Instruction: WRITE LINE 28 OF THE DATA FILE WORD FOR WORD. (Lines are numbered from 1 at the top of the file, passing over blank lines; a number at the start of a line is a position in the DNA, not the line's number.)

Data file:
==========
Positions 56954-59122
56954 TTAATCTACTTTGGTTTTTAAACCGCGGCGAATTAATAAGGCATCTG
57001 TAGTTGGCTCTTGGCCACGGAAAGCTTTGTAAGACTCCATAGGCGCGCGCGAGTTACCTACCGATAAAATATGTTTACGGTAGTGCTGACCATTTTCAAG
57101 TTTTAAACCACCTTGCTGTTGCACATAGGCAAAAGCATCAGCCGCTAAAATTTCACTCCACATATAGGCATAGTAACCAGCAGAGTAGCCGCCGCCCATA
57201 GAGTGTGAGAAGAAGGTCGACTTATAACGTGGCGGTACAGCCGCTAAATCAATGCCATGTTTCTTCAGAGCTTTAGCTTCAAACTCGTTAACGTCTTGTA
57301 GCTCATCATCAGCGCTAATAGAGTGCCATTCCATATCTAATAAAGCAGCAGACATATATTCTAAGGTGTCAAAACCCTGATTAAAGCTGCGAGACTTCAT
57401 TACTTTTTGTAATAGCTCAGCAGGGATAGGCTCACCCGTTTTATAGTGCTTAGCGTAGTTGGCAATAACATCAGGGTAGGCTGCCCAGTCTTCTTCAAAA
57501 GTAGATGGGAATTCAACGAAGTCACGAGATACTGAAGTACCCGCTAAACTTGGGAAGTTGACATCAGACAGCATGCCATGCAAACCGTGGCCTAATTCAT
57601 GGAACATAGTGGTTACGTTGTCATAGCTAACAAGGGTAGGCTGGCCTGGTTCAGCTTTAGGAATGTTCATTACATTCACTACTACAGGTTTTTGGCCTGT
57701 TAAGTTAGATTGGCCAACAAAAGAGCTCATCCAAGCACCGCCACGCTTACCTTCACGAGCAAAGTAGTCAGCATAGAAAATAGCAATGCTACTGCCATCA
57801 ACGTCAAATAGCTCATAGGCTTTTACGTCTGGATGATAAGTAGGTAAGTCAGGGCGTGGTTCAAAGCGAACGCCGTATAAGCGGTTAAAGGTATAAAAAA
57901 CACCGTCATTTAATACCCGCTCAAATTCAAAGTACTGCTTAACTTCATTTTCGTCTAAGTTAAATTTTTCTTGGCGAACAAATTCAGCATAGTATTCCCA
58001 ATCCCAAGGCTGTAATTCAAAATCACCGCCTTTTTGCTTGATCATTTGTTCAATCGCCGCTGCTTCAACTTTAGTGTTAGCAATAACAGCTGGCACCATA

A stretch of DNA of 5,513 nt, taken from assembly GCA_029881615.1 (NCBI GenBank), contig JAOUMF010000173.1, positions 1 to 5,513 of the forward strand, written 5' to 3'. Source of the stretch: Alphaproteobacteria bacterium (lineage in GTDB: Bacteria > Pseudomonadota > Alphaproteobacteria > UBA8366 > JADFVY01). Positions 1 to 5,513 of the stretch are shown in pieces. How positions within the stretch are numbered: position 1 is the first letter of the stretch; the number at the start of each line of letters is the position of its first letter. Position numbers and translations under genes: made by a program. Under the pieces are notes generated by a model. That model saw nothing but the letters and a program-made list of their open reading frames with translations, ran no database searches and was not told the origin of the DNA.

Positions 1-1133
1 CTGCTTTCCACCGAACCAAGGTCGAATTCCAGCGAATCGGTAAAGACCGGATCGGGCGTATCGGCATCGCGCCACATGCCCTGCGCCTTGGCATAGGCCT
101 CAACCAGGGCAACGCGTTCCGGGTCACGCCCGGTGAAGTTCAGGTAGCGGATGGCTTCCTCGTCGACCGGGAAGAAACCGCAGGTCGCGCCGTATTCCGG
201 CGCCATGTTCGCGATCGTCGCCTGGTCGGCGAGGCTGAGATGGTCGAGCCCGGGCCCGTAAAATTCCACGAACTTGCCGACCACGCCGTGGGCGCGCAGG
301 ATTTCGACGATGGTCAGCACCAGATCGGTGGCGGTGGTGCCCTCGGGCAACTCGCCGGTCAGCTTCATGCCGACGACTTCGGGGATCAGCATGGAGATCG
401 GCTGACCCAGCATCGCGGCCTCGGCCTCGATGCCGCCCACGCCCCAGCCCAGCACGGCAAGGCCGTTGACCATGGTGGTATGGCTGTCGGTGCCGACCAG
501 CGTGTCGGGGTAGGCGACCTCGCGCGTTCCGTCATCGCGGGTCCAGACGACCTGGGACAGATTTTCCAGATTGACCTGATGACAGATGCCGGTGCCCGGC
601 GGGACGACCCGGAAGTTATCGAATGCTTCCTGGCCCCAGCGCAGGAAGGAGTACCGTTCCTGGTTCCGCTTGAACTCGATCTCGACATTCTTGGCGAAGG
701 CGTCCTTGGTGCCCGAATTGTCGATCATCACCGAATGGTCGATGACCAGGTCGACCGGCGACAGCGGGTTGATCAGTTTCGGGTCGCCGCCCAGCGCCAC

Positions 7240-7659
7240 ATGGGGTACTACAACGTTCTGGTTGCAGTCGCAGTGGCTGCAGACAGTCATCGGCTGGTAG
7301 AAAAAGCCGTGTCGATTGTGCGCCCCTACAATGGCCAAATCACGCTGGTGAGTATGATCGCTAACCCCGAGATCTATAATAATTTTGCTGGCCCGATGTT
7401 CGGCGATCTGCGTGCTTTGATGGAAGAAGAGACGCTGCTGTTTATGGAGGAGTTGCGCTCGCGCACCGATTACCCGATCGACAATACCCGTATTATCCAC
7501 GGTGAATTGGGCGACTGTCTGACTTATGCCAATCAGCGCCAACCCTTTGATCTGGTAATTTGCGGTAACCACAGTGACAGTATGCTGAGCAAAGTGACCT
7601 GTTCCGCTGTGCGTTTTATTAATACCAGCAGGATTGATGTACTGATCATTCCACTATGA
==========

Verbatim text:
7501 GGTGAATTGGGCGACTGTCTGACTTATGCCAATCAGCGCCAACCCTTTGATCTGGTAATTTGCGGTAACCACAGTGACAGTATGCTGAGCAAAGTGACCT